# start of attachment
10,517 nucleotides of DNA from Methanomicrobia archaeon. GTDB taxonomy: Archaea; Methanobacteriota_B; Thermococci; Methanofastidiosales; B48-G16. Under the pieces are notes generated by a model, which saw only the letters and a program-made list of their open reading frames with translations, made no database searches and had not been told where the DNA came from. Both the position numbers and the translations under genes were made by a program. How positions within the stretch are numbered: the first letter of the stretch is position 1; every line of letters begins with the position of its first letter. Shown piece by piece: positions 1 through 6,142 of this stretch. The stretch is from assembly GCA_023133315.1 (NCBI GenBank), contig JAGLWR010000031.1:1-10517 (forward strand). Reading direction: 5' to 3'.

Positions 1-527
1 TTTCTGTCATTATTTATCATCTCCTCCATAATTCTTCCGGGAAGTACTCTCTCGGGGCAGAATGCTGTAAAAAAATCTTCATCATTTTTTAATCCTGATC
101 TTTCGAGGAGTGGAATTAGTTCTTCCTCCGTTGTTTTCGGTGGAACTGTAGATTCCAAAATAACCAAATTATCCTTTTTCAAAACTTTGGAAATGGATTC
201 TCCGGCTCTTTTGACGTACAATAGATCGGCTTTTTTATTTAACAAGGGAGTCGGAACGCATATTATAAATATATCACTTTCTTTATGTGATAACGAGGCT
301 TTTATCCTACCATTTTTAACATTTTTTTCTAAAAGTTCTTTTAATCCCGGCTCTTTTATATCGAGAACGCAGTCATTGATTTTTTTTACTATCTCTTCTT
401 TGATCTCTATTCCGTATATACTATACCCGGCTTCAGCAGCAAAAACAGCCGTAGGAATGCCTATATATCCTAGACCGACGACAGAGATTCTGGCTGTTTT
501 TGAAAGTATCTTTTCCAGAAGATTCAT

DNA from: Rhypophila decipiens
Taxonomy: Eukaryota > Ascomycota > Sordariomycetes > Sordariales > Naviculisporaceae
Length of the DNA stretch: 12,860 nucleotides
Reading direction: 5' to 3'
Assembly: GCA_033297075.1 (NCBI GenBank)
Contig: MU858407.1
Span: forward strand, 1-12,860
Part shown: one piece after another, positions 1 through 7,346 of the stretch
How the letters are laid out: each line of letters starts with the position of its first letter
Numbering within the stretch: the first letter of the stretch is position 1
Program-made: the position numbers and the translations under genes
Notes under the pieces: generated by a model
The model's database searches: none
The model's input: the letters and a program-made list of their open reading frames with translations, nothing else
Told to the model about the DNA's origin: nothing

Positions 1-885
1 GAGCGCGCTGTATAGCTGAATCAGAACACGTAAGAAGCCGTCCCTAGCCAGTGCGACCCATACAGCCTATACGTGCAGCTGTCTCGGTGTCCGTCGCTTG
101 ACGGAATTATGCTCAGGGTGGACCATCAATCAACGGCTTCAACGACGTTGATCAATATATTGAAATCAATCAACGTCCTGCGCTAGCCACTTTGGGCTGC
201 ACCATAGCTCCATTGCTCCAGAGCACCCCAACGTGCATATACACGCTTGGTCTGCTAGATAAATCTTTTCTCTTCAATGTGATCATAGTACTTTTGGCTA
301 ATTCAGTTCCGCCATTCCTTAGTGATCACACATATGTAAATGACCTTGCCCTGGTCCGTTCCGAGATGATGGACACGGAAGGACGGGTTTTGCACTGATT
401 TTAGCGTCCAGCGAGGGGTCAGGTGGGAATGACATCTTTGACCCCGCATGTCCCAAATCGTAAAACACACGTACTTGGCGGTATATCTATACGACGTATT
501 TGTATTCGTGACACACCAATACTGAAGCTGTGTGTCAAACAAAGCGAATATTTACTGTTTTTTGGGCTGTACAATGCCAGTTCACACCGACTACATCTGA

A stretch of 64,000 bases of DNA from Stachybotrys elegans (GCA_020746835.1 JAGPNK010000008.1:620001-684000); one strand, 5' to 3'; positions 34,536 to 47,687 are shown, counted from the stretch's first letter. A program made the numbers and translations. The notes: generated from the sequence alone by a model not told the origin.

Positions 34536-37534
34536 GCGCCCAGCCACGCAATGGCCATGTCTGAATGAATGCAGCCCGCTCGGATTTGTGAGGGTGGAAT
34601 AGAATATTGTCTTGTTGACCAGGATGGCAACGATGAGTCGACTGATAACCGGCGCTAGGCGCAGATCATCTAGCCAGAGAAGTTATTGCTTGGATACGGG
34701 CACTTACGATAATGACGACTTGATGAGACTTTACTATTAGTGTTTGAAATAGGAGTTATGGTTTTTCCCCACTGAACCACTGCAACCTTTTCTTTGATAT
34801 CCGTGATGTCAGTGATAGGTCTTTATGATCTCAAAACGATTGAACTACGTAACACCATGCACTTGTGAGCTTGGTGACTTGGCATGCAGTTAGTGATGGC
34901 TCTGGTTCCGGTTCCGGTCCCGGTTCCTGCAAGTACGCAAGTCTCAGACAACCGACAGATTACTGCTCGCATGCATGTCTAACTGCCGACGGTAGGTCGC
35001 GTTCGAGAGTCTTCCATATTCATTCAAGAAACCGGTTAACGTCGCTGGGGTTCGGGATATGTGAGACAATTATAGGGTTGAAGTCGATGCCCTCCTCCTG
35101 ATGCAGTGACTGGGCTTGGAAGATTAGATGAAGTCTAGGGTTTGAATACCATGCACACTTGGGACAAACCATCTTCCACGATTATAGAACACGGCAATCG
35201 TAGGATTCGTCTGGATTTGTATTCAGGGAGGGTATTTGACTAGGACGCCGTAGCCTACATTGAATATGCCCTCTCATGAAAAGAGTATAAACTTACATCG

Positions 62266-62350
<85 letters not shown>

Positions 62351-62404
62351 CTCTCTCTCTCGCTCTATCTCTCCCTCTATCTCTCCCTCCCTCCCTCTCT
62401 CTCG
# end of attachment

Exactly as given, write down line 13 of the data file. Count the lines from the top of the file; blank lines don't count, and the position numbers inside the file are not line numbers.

Assembly: GCA_033297075.1 (NCBI GenBank)